BMN: How would you describe the music scene in Michigan today?
ALTO: I think it’s really good. TGIF Entertainment Group is bringing a lot of the artists together under their umbrella.   There are a lot of bands to choose from. You know I did my AllStar Thanksgiving celebration and I probably had 30 musicians all told throughout the night. Mitch Ryder, Jeff Daniels, Martha Reeves, my daughter, Victoria, who is phenomenal, my AllStar band, Jimmy Bones, Groove Council, Jill Jack…so many names. It’s Michigan!  You know, almost everybody in our band, the Seger band, is from Michigan…Michigan has always been a hotbed of talent in rock ‘n’ roll. It’s one of the few states like that with Lansing, Ann Arbor, Detroit. The music influence that has always been a part of Detroit is still there…How many people have come out of Michigan? Ted Nugent, a good friend of mine.  Alice Cooper.  And a lot of the early British bands they all had in their minds that they had to play Detroit. And the only way they were going to make it big was to make it in Detroit. That was the ultimate test. All the big bands and all the big names, Detroit was the primary focus to play. From The Grande Ballroom to Cobo Hall--that was where the biggest bands worldwide came to play, Detroit Michigan, and they still do. 
BMN: Who are some of your favorite up and coming young artists?
ALTO: Well you know up and coming doesn’t always necessarily just mean young, but people who have been working at it for a while.  We have some great talent like the Howling Diablos. They are fantastic.  Groups like Julianne and the Rogues, Jill Jack, Grooce Council.  Fantastic! Great, great musicians and singers. They’re really top of my list. They have all the makings.
BMN: How do you think being a Michigan guy influenced the person you have become?
ALTO: Well Michigan’s pretty amazing. There’s a work ethic in Michigan…I always approached it, that if I was a busboy, and I was, at Cobo Hall, (and one of the reasons I was, was because I could get in free to all the concerts), I’m going to work my way up. Eventually I’m going to be at the top and I worked my way up to concessions. I was grateful to have a job, grateful for the opportunity. Every now and then I could sneak out for a few minutes and look up on the stage and I recognized something. That’s where I belonged. That’s where I wanted to be, up on that stage. It was a short time later that with Bob we had 2 sold out nights at Cobo Hall and I can remember I was standing up on stage and looking out at the vendors selling Coke and popcorn. I didn’t look down on them, I was just ecstatic that I was there. When I was in the vendor’s commissary just as a young guy I made the best delicious popcorn, I tweaked the coke we served from the fountain so that it was sweeter and stronger and it made people want to buy more. I took a pride in whatever it was that I was doing and tried to be the best at it. If I could share a message to young people, or even middle aged people, or old people, because it’s never too late to figure it out--whatever you’re doing be the best. Then your energy is just going to draw opportunities to you. Never look down on a job or position. Let that motivate you to the next level, but be grateful for where you are…that’s the key, the right attitude and the Michigan work ethic will take you to the top, absolutely take you to the top.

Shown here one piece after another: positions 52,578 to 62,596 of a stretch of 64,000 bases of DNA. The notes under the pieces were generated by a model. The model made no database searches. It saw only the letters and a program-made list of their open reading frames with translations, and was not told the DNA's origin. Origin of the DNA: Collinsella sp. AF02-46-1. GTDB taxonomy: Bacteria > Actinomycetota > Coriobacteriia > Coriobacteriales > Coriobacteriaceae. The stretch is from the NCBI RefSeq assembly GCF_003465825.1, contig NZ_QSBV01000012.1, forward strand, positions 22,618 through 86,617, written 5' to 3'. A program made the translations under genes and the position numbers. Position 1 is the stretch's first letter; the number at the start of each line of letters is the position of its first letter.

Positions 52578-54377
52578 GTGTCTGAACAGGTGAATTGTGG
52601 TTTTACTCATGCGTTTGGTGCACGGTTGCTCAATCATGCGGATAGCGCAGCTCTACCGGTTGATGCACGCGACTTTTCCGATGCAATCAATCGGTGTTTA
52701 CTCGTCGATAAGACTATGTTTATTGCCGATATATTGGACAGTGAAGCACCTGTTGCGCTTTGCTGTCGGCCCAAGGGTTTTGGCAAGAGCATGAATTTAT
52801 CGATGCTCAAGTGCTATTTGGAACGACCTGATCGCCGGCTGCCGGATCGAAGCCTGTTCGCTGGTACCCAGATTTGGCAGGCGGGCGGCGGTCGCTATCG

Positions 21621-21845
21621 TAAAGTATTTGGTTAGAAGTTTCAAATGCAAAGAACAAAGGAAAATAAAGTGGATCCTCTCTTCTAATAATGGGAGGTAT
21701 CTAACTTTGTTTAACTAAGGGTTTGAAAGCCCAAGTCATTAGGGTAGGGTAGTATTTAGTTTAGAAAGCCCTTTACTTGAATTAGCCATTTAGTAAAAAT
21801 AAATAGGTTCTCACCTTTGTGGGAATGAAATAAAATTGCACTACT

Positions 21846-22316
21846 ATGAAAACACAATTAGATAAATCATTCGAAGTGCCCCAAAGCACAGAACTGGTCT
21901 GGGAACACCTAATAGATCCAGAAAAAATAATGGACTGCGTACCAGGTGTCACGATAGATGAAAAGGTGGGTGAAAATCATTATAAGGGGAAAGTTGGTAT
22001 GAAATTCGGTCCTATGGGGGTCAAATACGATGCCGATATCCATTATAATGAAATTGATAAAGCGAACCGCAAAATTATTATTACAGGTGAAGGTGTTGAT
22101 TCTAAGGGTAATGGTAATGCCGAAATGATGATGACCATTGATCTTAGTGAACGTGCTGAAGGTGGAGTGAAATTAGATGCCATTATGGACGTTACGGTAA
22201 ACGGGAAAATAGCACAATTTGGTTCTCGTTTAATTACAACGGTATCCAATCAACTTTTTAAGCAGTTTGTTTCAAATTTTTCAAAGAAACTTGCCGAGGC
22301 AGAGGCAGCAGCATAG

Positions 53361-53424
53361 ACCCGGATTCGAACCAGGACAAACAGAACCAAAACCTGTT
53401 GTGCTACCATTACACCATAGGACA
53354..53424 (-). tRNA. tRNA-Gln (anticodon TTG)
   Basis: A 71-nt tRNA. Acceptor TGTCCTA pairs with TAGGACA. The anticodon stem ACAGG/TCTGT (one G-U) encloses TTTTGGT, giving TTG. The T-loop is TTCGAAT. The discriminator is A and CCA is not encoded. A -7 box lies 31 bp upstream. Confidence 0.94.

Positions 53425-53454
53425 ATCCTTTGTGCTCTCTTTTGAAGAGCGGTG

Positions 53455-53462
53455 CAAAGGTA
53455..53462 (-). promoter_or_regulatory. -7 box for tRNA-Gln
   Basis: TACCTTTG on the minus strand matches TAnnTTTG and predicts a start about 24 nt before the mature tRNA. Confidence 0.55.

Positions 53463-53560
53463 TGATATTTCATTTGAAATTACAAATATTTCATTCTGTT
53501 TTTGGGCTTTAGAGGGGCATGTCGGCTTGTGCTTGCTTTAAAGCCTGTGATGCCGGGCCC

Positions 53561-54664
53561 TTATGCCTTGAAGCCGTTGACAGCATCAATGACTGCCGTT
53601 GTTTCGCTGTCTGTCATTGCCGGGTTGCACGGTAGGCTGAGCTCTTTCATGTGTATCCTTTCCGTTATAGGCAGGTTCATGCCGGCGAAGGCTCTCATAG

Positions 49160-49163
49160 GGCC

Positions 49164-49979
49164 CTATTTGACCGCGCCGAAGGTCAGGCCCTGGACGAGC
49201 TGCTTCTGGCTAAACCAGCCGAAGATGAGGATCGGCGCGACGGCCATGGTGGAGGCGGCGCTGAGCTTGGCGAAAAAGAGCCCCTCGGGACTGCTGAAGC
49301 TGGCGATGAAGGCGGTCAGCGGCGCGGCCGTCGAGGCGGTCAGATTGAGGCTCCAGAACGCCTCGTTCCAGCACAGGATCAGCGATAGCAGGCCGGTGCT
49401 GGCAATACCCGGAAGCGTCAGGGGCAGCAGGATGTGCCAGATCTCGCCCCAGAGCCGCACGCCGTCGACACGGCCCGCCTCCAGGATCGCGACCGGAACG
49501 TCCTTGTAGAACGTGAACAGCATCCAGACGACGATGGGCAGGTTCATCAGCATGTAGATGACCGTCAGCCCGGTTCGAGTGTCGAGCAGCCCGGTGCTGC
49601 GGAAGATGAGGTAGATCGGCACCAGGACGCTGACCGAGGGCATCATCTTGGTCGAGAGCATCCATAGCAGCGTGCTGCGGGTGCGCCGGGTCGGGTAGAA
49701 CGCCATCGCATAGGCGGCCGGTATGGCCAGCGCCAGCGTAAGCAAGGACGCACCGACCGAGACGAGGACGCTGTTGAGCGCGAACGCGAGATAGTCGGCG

BMN: You have certainly traveled the world, what are some of the things that you think make Michigan, as a state, special?
ALTO: All the water; the lakes; freshwater. It’s a beautiful state. There are so many great places, with our lakes and topography, up in Alpena, Charlevoix, and the Upper Peninsula, it’s all very special…It’s like a country, when you go to Europe, you have all these different countries touching each other, different cultures, different people, and Michigan is like that. It’s hard to find so many different elements touching each other. Michigan offers a lot of diverse realities. People. Places. Things.  Businesses. Recreation. It’s an incredible state for recreation and the arts, like Interlochen. 
BMN: The fact that Michigan has all these amazing elements is one of the reasons it’s so attractive to filmmakers. Our state can look like almost anywhere. As a member of the entertainment industry, what are your thoughts on Michigan’s film tax incentives?